during the campaign. However,
it can also be a real test of your tactical skill (and luck) since the
player can also stack the deck against
allows four human players to test themselves against each other using
one DS unit. Itís another
take on the previous two modes, but itís great for car trips.
mode is almost a game unto itself. In
Survival there are three sub-modes: Money, Turn and Time.
Simply put each mode puts a restriction of time, turn or money on
the clearing chosen map. This
puts an extreme amount of pressure on the decision-making process.
For the hardcore player, Survival will separate the men from the
and maybe the most radical departure from the turn-based action is
Combat, where you engage in less-than-strategic gameplay by blasting
opponents in real-time. Itís
not quite as fun as the turn-based action in the rest of the game, but
it still manages to provide some thrills.
(This should be in no way connected to how Advance Wars for the
GameCube is going to turn out.)
Intelligent Systems didnít stop there.
They also added a map editor so gamers can share their maps with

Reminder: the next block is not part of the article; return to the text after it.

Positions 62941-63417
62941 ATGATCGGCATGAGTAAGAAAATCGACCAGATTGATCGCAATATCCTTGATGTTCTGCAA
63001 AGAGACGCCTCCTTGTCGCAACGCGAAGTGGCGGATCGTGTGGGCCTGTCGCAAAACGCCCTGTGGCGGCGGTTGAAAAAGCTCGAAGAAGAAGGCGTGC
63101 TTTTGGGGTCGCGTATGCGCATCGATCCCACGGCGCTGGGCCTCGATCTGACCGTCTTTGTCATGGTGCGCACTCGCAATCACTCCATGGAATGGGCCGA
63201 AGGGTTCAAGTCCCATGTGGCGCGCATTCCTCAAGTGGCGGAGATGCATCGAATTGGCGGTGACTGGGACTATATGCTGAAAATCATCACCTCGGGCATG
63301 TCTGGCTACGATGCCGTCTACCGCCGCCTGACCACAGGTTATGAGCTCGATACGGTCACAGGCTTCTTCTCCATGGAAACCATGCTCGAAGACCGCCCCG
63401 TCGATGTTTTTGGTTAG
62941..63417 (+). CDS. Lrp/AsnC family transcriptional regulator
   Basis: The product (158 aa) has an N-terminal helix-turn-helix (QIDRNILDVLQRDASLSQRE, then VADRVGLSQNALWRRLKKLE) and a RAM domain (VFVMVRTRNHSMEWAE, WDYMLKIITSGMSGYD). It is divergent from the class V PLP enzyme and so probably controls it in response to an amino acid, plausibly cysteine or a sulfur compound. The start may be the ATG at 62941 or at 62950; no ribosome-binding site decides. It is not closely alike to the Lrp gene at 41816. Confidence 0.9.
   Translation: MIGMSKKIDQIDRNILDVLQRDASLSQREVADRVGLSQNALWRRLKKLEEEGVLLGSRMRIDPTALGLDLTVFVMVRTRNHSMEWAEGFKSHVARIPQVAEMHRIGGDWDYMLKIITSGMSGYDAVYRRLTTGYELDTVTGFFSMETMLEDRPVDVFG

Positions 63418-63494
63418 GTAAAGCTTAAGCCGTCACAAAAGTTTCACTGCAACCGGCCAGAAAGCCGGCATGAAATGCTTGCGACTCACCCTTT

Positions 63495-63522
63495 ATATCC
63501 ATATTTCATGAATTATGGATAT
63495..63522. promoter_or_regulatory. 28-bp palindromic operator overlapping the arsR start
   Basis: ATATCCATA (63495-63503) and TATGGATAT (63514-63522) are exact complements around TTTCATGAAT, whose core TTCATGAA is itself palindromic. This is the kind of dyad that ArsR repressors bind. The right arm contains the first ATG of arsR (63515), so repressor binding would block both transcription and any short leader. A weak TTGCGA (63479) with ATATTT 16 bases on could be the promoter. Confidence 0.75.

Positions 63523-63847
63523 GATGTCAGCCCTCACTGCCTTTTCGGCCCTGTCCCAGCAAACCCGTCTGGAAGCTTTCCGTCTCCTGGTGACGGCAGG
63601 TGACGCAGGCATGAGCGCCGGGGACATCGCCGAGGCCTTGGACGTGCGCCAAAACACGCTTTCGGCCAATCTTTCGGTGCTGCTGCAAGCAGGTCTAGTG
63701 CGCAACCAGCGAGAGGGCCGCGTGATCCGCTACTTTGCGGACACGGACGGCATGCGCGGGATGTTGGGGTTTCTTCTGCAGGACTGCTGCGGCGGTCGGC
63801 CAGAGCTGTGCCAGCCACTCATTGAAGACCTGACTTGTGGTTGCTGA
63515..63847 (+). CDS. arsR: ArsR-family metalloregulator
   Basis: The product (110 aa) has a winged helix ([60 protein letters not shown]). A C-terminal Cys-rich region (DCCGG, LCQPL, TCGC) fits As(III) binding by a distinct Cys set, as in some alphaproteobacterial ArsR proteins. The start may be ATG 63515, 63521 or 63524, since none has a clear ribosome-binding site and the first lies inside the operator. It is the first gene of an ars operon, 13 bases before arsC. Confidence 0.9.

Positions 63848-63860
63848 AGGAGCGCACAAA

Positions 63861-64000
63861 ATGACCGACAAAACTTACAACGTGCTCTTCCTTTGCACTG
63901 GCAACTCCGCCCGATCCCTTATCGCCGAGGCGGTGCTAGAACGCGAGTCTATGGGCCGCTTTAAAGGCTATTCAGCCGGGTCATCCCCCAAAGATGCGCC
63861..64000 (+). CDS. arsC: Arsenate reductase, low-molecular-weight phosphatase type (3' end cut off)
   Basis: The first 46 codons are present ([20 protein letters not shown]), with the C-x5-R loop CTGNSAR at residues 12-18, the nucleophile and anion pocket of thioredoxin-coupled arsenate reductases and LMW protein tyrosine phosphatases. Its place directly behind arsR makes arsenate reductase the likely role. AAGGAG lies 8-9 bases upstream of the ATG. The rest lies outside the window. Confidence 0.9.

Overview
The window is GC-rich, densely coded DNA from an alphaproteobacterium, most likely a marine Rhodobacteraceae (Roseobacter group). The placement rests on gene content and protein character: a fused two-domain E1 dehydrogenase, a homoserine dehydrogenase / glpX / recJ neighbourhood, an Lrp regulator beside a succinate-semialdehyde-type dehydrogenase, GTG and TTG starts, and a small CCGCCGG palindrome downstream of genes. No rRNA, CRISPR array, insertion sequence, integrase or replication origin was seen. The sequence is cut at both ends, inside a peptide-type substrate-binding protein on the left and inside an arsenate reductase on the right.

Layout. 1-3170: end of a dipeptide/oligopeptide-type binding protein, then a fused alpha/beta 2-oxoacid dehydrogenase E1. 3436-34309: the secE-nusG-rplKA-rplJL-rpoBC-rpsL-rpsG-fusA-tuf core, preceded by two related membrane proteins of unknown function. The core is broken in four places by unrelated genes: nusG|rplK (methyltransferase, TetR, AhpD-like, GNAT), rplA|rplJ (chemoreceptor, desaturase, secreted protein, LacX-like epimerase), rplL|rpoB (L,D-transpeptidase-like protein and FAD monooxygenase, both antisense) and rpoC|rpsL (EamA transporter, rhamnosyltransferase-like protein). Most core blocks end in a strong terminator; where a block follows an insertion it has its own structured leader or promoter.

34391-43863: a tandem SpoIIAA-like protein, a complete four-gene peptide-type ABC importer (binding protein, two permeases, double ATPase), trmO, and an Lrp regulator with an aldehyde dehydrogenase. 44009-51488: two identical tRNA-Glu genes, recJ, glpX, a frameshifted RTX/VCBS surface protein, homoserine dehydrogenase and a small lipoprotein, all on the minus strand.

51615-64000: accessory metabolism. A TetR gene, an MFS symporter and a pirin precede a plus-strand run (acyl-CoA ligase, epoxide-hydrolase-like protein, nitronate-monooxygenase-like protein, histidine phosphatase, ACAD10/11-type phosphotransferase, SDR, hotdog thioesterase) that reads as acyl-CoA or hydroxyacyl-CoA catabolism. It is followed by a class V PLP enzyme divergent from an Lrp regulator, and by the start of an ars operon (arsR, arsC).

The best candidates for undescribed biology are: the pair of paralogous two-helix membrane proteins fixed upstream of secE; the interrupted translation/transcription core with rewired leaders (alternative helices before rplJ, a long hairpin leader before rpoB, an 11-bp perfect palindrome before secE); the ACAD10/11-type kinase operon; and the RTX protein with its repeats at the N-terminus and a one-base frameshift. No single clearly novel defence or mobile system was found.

friends! Advance Wars: Dual
Strike is a full-featured package any way you look at it.
since youíll be looking at it for a while, Iím glad to say that the
overall look and feel of the game is great.
The presentation is somewhat on the cartoony side but the maps
and units are easy to see -- the screenshot here don't do it justice -- and order around with the stylus (though the
action can be controlled with the buttons and directional pad, itís
just easier with the stylus.) The
animated battle scenes are reminiscent of the Metal Slug series and they
can be turned off in the options menu to speed up the pace of the game.
Wars: Dual Strike does just about everything right Ė in fact, the only
thing I can really complain about is that it sucked up (well, currently
still sucking-up) huge blocks of my time.
If youíre a fan of turn-based games, Dual Strike is at the top
of the heap.
(August 30, 2005)